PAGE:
Arts festival highlights local and regional creations
Festival goers enjoyed food, craft beer and wine while visiting art booths in a variety of mediums in Troutdale for the fourth-annual Fall Festival of the Arts.
The free event, at Glenn Otto Community Park, 1102 E. Historic Columbia River Highway, on Saturday, Sept. 22, featured more than 50 regional artists. A few artists demonstrated how they create their pieces at the show organized by the West Columbia Gorge Chamber of Commerce.
Artists' works were auctioned off and the proceeds went to support the local Trailkeepers of Oregon, a trail advocacy group whose members have been working to restore fire-impacted trails in the Columbia River Gorge since last year's Eagle Creek Fire.
The Eagle Creek Fire started one year ago on Sept. 2, 2017, after a then 15-year-old Washington boy threw fireworks into the Eagle Creek Canyon. The fire raged to consume more than 48,000 acres. In May, The boy was sentenced to pay $36 million in restitution.
"One year after the Eagle Creek Fire in the Columbia River Gorge, the region is still feeling the effect the fire had on the environment and local economy," said Karen Young, chamber of commerce executive director.
Last year, event proceeds were donated to volunteer fire departments combating the fire.
The Troutdale City Council on Tuesday, Sept. 11 voted unanimously to give $3,000 to the chamber to support the festival.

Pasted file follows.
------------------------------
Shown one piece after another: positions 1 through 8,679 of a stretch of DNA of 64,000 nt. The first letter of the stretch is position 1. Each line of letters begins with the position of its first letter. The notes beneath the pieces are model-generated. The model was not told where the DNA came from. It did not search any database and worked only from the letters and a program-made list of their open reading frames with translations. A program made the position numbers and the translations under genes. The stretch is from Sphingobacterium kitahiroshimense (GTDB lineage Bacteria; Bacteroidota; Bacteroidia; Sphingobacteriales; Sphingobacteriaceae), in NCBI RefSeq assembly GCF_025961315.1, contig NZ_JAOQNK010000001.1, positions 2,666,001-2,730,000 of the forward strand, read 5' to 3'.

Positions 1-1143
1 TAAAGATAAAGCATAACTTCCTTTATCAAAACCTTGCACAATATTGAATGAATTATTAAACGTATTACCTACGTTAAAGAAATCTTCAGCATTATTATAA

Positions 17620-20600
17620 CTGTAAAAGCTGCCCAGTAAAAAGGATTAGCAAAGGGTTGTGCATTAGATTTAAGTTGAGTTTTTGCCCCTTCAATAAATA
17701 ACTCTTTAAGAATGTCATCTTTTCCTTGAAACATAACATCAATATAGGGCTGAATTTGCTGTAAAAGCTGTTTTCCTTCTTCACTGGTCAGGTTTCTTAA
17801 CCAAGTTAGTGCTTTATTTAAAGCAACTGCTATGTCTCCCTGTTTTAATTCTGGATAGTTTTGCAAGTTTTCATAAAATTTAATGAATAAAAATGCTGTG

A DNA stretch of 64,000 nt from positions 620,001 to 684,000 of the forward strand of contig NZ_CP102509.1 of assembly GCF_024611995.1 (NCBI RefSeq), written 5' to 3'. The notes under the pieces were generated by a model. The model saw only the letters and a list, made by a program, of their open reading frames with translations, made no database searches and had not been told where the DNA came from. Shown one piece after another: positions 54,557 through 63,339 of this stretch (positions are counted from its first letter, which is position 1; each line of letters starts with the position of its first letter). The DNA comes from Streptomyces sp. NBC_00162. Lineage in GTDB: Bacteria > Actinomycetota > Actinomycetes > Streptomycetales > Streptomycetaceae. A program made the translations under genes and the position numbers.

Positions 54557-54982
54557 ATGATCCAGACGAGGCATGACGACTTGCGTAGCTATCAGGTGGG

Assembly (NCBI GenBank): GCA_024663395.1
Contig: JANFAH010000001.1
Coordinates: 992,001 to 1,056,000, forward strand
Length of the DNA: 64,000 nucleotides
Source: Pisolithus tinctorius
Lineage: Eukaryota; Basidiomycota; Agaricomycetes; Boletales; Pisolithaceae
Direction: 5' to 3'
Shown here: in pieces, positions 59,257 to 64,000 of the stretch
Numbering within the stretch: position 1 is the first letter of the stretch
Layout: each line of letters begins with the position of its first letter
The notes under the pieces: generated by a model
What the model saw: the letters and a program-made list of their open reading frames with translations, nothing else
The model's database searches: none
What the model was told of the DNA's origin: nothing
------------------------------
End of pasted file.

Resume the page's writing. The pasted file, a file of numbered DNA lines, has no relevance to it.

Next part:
Jay Marquess, president elect of the chamber, explained why the city should give money for the event.
"We've had the support of Troutdale for four years, and last year was our most successful year with the fall arts show," Marquess said. "We had a tremendous amount of artist participation. We were able to take the proceeds and give them to Corbett Fire and Cascade Locks (Fire and EMS)."
The number of artists at the festival doubled from last year.
"One key thing of this is we are trying to promote the art in this community because this is a mecca for art, and artists," Marquess said.
City councilors touted what a great event the art show is for the city.
"I think generally it's a good thing for Troutdale," City Council President David Ripma said. "It's a wonderful event."
City Councilor Rich Allen added the Fall Festival brings "a touch of class to Troutdale."
"I love their event," he said.
Troutdale Councilor Glenn White, who volunteers with the festival every year, noted that along with regional artists coming to the show, local creators have contributed to beautify Troutdale with public art works.
"It a major effort to transform the Sam Cox (at Glenn Otto Community Park) building into a temporary art gallery," he said.
While the price is higher than other Troutdale community events, it's worth the price.
"I think it's very inspirational for the kids because they get to see the artists create their work," White said.
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